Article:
As fall firmly settles, I start cutting down dead plants and puttering around the backyard, pulling this, moving that. But there is always one weekend, usually in late October or early November, when my husband and I realize that summer really isn't coming back for a while and so we do a major overhaul. We empty the fountain, pull in the table and chairs, stack up the massive amount of outdoor toys, empty the rain barrel and compost bin. It's cathartic to put everything in its place, hibernating, in the same way it just feels right to bring it all back out again in April, waking everything up in preparation for a busy summer ahead.
This year, however, we're doing a few things differently. First, we are trying to keep the compost going over the winter. Decomposition generates heat, and it's a big experiment to see if it will create enough to keep the compost working. If not, we'll leave it frozen in the bin and have a barrel-full ready to go in the spring. We use an old olive oil container on a stand with a rod running through the middle so we can easily turn it to mix everything up. It's perfect for the city because it's (knock on wood) rodent proof and requires little else other than giving it a turn or two every time we dump a bucketful of scraps in.
I'm a haphazard gardener and composter. I don't know what I'm doing but enjoy the process a lot. We originally had a worm composter in the basement but I would lie awake nights, envisioning rats sleeping in the container. I was freaked out to open it to add more food, lest a mouse jump out at me. We never saw any rodents, but the fear was too great. So we switched. The first year we used the olive oil container system, I only added food and we had a stinking drippy mess. So I got online and learned that you need to have dry stuff - leaves, paper. I started adding dried leaves from my yard and shredded paper from my house.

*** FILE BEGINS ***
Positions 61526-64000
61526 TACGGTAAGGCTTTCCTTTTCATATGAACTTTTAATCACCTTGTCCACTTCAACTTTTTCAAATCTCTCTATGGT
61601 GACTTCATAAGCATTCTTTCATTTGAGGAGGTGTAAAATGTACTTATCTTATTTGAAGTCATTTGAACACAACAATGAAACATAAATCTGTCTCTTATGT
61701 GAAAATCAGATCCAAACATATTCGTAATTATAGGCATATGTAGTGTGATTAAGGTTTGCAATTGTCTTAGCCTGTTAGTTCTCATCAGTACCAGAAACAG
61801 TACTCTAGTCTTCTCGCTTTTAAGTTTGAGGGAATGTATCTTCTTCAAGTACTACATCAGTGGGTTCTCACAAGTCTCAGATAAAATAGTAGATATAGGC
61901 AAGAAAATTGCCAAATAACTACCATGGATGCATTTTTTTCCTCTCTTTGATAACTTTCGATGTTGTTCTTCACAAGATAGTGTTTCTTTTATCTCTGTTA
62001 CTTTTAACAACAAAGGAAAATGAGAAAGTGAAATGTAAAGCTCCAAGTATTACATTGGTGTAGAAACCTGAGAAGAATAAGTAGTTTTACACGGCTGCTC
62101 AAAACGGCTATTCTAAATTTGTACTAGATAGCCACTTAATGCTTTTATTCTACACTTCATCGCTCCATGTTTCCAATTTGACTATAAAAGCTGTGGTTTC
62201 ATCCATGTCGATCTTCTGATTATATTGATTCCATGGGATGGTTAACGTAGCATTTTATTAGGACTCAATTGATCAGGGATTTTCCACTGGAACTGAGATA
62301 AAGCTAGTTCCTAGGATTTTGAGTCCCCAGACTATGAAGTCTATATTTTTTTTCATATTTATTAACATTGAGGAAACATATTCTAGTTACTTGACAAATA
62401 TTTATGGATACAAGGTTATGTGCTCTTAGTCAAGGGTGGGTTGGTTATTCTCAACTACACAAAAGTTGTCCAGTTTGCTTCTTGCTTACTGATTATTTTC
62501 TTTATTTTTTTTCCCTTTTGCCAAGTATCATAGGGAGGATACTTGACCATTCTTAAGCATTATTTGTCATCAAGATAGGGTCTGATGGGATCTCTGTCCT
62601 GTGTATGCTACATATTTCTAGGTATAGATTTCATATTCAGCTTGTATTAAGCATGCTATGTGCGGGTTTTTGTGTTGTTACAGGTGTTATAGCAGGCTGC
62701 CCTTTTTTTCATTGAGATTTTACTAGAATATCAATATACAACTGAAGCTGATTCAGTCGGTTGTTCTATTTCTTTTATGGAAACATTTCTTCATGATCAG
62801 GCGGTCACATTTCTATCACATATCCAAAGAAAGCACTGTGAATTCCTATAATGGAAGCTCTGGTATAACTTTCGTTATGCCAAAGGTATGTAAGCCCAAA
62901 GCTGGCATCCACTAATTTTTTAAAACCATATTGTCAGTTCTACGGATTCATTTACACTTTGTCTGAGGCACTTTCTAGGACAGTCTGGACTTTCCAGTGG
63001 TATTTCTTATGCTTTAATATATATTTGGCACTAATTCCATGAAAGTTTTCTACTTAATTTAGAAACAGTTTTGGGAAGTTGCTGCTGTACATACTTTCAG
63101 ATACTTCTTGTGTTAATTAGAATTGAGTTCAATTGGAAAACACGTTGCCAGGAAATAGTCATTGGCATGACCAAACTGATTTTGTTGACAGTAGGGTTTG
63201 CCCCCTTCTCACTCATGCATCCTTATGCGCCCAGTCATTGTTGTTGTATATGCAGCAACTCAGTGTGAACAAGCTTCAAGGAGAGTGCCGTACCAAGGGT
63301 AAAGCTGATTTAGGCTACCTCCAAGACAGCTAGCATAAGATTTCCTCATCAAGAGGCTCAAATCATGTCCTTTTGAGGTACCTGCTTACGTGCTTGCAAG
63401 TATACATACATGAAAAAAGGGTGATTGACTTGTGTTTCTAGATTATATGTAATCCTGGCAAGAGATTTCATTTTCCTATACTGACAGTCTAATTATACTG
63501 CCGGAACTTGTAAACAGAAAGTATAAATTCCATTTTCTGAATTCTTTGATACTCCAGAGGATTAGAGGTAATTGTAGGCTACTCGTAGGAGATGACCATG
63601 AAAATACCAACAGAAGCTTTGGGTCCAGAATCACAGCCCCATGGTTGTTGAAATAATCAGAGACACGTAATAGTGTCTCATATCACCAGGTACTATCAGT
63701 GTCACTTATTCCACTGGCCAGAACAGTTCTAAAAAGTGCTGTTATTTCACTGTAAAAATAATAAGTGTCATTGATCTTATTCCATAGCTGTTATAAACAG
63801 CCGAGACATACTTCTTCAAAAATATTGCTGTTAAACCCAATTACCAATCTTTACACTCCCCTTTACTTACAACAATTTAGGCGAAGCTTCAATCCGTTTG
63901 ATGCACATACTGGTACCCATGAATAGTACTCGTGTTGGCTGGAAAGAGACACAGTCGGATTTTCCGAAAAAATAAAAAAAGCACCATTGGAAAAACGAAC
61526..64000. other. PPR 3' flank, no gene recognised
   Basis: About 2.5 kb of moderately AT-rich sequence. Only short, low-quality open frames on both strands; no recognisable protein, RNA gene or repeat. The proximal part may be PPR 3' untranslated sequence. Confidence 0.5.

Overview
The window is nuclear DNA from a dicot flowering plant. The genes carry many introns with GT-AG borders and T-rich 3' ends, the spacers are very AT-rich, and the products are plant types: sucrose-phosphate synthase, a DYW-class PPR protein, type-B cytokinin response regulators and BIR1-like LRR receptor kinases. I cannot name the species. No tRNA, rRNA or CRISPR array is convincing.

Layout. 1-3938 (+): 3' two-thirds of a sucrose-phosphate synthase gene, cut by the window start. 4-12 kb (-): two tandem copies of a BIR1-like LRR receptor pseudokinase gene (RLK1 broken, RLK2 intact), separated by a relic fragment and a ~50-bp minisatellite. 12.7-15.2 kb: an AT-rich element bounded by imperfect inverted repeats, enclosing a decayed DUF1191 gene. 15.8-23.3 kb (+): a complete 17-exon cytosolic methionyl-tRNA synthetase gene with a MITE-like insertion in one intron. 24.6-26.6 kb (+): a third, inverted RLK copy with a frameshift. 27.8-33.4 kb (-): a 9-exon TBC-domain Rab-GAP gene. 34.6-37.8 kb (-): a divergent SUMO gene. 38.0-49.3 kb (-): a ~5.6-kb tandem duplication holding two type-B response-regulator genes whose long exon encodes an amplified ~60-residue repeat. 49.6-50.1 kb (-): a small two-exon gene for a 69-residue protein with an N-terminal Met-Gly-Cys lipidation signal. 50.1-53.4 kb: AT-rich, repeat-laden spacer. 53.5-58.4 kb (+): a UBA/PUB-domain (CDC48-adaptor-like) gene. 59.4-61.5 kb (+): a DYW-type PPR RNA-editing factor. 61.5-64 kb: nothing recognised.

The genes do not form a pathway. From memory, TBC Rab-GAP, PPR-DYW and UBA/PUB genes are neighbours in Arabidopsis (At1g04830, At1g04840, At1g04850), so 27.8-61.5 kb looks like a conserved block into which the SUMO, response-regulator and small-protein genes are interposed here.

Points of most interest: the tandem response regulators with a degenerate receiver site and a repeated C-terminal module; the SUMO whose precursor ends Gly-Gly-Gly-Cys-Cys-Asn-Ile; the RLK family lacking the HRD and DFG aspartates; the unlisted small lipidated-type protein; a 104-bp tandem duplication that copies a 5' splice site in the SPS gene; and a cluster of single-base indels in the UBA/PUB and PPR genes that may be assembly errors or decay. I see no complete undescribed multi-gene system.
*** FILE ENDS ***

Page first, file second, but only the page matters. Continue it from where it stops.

It's an amazing process. We get two to three full barrels of beautiful dirt a summer. I hope to get at least one more from the fall/winter cycle.
The second new thing we're doing is getting raised beds. We ordered them from Gardener's Supply. Gardener's Supply is a great resource because their customer service is staffed by actual gardeners who like to talk shop. Our soil is not even worth testing for lead. We know it's there. We live a few blocks from a highway that used to spew leaded gas fumes and are surrounded by houses covered in lead paint. I've tried container gardening and had little success. So, we just ordered an easy-to-assemble bed. We're going to line it with a weed mat to keep lead-tainted soil out but also drain water.
I'm really excited to try this. I love the idea that from leaves in our tiny backyard and scraps of food from our house, we can grow more food. Sunlight is a bit of an issue. The sunniest spot on our property is the front yard, which I've spent the four summers we've lived here turning into flower beds. It's finally looking a little bit how I imagined it would look and I hate to give up on it. So, we're going to put the raised bed at the far end of our driveway, where it gets quite a bit of sun and won't even take up precious lawn or flower bed space. Stay tuned!